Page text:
Saturday, June 30, 2012

Analyst gives Siri a dismal grade: D

Siri has been accused of being inaccurate, and an analyst has confirmed that indeed, that's the case. The analyst in question is Piper Jaffray's Gene Munster, who graded out Siri, and gave it a D.

To be clear, it could have been worse. Siri could have received an F.

Munster graded Siri against the "gold standard," Google search - using typed in queries. This was not a comparison test of Siri vs. Vlingo or some other voice assistant, but instead a test to see if Siri could effectively replace typing in queries to Google. The answer was no.

Munster's team asked an iPhone 4S 800 questions on a busy street in Minneapolis, and 800 questions in a quiet room, for a total of 1,600. His team typed those queries into Google. The key takeaways from the test:
  • Google understood 100 percent of the questions (considering they were typed in, that's a good thing).
  • Google answered correctly 86 percent of the time.
  • Siri understands 83 percent of queries in noisy conditions, 89 percent in a quiet room.
  • Siri answers accurately 62 percent of the time in noisy conditions. In a quiet room, it answers correctly 68 percent of the time.
"In order to become a viable mobile search alternative," Munster wrote, in a research note published Thursday, "Siri must match or surpass Google's accuracy of B+ and move from a grade D to a B or higher."

That is precisely what Google is afraid of, that Siri could eventually replace it.

Munster believes Siri has two years of "learning" to catch up to Google. During that time, it's likely Google will have its own competitor. He added, "With the iOS 6 release in the fall, we expect Siri to improve meaningfully while reducing its reliance on Google from 60 percent to 48 percent."

Currently, Siri gets 60 percent of its answers from Google, 20 percent from Yelp, 14 percent from WolframAlpha, 4 percent from Yahoo and 2 percent from Wikipedia. Perhaps Apple should increase Siri's reliance on Google, rather than decreasing it.

In order to show the errors that Siri most commonly makes, Munster provided some sample questions and failures:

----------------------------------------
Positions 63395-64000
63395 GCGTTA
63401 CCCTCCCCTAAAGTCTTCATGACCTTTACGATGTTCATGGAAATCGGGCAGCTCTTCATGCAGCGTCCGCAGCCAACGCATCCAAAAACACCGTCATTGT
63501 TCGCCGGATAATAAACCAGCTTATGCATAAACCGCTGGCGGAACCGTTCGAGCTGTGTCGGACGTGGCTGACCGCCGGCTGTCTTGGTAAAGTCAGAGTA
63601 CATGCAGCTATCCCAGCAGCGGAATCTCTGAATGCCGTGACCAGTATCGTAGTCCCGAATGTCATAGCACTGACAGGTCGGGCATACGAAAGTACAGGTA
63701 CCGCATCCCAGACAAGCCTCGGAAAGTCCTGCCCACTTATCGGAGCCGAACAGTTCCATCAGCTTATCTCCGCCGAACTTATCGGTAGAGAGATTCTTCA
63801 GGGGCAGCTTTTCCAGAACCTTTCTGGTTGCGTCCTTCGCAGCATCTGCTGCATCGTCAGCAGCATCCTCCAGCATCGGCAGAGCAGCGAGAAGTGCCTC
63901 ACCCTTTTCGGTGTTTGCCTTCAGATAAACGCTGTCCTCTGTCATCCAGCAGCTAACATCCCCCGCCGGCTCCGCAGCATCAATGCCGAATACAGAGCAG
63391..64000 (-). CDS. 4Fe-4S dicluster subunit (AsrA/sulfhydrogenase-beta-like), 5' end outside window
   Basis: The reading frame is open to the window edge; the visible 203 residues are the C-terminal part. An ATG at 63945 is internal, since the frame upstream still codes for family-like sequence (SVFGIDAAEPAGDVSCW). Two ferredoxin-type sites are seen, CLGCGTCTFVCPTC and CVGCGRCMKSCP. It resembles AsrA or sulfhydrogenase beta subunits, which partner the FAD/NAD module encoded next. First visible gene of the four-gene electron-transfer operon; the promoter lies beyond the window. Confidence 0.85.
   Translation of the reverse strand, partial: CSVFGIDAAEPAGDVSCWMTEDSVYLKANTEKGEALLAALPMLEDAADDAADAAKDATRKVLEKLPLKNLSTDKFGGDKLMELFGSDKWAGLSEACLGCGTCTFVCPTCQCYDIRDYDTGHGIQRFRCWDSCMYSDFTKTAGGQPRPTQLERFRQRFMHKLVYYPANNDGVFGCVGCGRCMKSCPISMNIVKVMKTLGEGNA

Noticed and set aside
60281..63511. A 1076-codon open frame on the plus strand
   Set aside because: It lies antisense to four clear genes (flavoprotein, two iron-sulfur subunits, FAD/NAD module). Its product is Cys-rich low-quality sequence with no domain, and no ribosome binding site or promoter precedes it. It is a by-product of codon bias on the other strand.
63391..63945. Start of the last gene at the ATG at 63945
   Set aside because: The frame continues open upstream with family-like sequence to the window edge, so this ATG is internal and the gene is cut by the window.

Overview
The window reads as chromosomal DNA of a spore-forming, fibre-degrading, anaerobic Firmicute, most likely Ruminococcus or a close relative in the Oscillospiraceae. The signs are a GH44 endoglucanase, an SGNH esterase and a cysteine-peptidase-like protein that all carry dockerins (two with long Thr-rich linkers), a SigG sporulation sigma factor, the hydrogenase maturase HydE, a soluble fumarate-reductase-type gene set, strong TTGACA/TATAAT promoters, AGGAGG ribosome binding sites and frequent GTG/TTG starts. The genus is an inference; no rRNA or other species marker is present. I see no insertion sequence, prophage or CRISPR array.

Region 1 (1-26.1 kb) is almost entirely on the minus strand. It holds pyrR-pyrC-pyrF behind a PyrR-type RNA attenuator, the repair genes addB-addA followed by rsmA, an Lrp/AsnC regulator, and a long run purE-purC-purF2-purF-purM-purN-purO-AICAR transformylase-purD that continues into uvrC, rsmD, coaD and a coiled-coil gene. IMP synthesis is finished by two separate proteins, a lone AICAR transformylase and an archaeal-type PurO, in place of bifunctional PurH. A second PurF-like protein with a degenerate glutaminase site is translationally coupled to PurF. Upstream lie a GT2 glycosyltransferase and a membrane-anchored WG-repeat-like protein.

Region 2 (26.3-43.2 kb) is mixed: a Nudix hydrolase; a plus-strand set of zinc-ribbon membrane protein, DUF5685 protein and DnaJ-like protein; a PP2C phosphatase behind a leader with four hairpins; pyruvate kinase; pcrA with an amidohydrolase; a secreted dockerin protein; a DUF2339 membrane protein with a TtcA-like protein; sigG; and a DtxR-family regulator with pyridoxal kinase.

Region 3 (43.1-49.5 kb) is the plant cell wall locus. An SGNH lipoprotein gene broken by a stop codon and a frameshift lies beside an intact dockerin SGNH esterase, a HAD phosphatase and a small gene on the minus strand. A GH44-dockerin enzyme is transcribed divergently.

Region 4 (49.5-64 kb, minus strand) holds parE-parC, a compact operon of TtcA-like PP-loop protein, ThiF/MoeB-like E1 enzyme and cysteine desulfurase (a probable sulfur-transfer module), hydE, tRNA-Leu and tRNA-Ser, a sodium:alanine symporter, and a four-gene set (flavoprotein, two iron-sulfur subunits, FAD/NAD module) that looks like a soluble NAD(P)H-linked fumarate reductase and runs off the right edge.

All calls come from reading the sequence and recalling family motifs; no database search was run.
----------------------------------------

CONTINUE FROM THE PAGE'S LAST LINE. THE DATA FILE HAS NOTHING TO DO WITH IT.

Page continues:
• What team does Peyton Manning play for? Responded with the answer to the previous query. This was the most common error, which constitutes a simple bug, rather than gathering erroneous data.
  • Where is Elvis buried? Responded I can't answer that for you. It thought the persons name was Elvis Buried.
  • Where am I? Pin dropped in the wrong place.
  • When did the movie Cinderella come out? Responded with a movie theater search on Yelp.
  • How do I get from Boston to New York? Responded I can only give directions from your current location. I can't give you directions to a place you are not in (feature request)
  • What spices are in Lasagna? Responded with a Yelp search with lasagna on the menu of the restaurant results.
  • When is the next Haley's comment? Responded "You have no meetings matching Haley's"
  • I want to go to Lake Superior? Responded with directions to the company Lake Superior X-Ray.
It would seem, therefore, that all the ads that we see with Siri being so useful are faux. It's almost like how much better food looks in an ad than in an actual restaurant, is it not.

While Apple has been sued over Siri's lack of accuracy, it has been quite clear that Siri is still in beta.

How much it improves between now and when it is finally "release quality" remains to be seen. Siri will expand to the new iPad when iOS 6 is released; currently it is limited to the iPhone 4S.

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